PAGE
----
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Old 12-13-2016, 04:09 PM   #61
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11 years into my 30 year plan, I worry less about "high" inflation (like we saw in the late 70's early 80's) but worry more about "hyper" inflation (20%, 50%, 100%). Gummint has some control over inflation, but I think we may have set ourselves up for worse inflation than we can handle. The debt increase has been staggering (anyone ever divide 330 million people into $20 trillion?) If interest rates have to rise, service on the debt could force us to print more, causing more interest rate hikes, etc. etc. Eventually, wheelbarrow economics could rule. I think the chance of this in my life time is relatively low - but not out of the question. Right now, a strong economy (which can lead to moderate inflation) would seem the only thing that could (temporarily) permanently stave off BIG inflation. YMMV
Our chronic budget deficit is surely adding to the Debt growth. Yet I think that the threat of high inflation could come from a change in world trade settlements. For many decades it was king dollar for most of those settlements. Therefor most countries held dollars in their main foreign currency reserves for trade. However recently most Chinese trade partners are moving toward trade in their own currencies what eventually is going to push large amounts of unneeded US$ back to US. It might trigger high inflation.
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Old 12-13-2016, 04:44 PM   #62
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However recently most Chinese trade partners are moving toward trade in their own currencies what eventually is going to push large amounts of unneeded US$ back to US. It might trigger high inflation.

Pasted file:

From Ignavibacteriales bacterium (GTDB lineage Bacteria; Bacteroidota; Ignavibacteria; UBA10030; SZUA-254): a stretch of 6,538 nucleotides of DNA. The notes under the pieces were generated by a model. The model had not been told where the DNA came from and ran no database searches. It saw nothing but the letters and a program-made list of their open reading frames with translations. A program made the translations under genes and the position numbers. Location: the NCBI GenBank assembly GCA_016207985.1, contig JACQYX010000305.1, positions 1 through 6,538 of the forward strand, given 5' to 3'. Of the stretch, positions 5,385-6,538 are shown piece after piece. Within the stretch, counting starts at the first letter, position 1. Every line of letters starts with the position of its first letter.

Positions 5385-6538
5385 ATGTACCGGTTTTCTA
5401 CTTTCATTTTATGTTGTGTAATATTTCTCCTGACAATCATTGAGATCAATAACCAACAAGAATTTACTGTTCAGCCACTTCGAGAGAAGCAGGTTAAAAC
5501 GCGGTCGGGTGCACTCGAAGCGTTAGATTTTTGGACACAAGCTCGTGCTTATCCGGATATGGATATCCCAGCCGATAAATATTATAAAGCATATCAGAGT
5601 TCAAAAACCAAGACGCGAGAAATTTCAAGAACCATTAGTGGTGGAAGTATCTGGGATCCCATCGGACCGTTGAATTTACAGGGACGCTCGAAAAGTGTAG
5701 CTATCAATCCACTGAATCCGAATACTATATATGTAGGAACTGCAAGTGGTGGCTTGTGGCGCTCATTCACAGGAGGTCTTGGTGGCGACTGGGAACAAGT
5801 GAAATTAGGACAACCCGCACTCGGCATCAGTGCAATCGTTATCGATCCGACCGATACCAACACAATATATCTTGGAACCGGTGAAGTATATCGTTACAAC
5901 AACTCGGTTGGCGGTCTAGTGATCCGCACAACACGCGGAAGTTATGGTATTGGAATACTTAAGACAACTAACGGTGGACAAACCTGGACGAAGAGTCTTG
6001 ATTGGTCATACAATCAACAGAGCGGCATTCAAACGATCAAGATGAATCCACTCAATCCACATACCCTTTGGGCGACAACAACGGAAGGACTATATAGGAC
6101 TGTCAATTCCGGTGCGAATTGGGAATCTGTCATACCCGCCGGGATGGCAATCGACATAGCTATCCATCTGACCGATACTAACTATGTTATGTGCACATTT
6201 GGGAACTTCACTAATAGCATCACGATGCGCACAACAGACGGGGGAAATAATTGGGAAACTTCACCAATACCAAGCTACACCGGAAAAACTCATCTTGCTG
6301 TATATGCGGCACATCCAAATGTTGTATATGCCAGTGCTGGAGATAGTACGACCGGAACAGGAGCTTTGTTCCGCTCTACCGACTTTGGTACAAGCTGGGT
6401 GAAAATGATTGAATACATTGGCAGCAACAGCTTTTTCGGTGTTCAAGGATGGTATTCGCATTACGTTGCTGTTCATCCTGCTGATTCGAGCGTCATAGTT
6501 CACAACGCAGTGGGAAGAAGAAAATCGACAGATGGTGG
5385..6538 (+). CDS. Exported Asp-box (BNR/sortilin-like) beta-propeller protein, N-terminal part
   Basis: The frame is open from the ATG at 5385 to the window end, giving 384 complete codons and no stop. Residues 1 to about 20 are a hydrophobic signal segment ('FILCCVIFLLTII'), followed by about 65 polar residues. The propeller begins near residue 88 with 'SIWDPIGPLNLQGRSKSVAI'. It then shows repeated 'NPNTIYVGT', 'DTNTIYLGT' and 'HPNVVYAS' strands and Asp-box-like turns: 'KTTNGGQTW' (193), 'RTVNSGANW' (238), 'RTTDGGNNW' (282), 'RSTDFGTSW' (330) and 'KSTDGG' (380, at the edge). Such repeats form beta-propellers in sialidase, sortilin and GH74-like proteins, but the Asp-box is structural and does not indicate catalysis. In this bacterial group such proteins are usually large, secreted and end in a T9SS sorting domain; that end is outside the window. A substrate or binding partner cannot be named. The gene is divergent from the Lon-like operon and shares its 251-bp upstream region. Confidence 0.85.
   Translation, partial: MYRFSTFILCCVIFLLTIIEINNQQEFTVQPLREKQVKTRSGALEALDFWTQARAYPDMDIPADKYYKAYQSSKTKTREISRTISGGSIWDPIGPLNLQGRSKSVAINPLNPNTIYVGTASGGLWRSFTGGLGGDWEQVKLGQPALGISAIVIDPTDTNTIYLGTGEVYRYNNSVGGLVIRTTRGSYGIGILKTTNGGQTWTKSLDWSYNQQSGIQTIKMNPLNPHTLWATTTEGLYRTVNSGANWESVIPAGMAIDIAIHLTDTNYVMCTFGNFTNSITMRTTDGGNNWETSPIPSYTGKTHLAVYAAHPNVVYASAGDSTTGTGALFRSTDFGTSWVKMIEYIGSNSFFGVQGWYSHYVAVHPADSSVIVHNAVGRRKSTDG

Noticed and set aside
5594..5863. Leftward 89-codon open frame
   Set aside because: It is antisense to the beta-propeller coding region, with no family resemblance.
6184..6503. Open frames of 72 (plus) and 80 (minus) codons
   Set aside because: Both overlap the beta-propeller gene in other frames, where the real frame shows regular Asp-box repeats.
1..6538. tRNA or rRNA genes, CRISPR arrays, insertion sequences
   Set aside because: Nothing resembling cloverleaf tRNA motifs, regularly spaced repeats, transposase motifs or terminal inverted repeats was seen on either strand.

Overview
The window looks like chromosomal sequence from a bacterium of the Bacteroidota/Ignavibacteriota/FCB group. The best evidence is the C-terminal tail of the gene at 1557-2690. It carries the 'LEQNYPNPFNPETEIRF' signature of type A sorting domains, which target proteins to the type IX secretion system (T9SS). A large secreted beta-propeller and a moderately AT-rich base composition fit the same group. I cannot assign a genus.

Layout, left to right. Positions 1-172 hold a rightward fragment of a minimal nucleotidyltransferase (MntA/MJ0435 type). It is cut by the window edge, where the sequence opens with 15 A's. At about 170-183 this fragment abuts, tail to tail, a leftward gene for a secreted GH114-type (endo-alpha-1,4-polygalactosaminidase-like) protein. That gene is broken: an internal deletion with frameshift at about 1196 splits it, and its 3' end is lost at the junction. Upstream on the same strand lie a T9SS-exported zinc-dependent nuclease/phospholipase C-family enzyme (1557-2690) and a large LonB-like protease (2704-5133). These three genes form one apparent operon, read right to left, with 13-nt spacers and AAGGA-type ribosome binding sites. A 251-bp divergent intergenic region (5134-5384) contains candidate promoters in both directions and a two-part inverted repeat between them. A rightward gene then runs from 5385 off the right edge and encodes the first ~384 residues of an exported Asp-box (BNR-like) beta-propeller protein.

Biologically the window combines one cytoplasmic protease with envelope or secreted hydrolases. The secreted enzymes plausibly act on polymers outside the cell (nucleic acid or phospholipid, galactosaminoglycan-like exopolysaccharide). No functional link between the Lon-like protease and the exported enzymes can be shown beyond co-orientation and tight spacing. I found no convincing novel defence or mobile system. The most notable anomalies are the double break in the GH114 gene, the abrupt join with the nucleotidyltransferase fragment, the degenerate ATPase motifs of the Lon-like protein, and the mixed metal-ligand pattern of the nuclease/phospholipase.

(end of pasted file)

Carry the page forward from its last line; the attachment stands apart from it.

So the USA has to buy Yuan, then send the Yuan back to China? I think the Yuan would become a high value currency, which the Chinese do not want.

If prices for Chinese goods went up, they would have to lower the prices further, or risk manufactures making the goods somewhere else.

I do not see inflation coming out of this. If wages rise, inflation starts.
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Old 12-13-2016, 04:53 PM   #63
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So the USA has to buy Yuan, then send the Yuan back to China? I think the Yuan would become a high value currency, which the Chinese do not want.

If prices for Chinese goods went up, they would have to lower the prices further, or risk manufactures making the goods somewhere else.

I do not see inflation coming out of this. If wages rise, inflation starts.
No, as far as I know it is like market price of product in Yuan paid to China while market price of oil barrel they export from Russia is paid in rubles. In the past both countries would use US$ for the trade.
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Old 12-13-2016, 05:08 PM   #64
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If prices for Chinese goods went up, they would have to lower the prices further, or risk manufactures making the goods somewhere else.
If the US dollar were to weaken significantly, the increased cost to import goods could have a significant impact on the economy.

We have outsourced so much manufacturing, and are purchasing so many basic goods from other countries. We could not restart the steel industry on short notice. Most of our foundry capacity is decommissioned. Many industries have relocated to countries that do not have the restrictions the the US has.

The US loves cheap food, and cheap goods from other countries. At some point the music may stop, and we will be looking for chairs that have disappeared.
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Old 12-13-2016, 05:21 PM   #65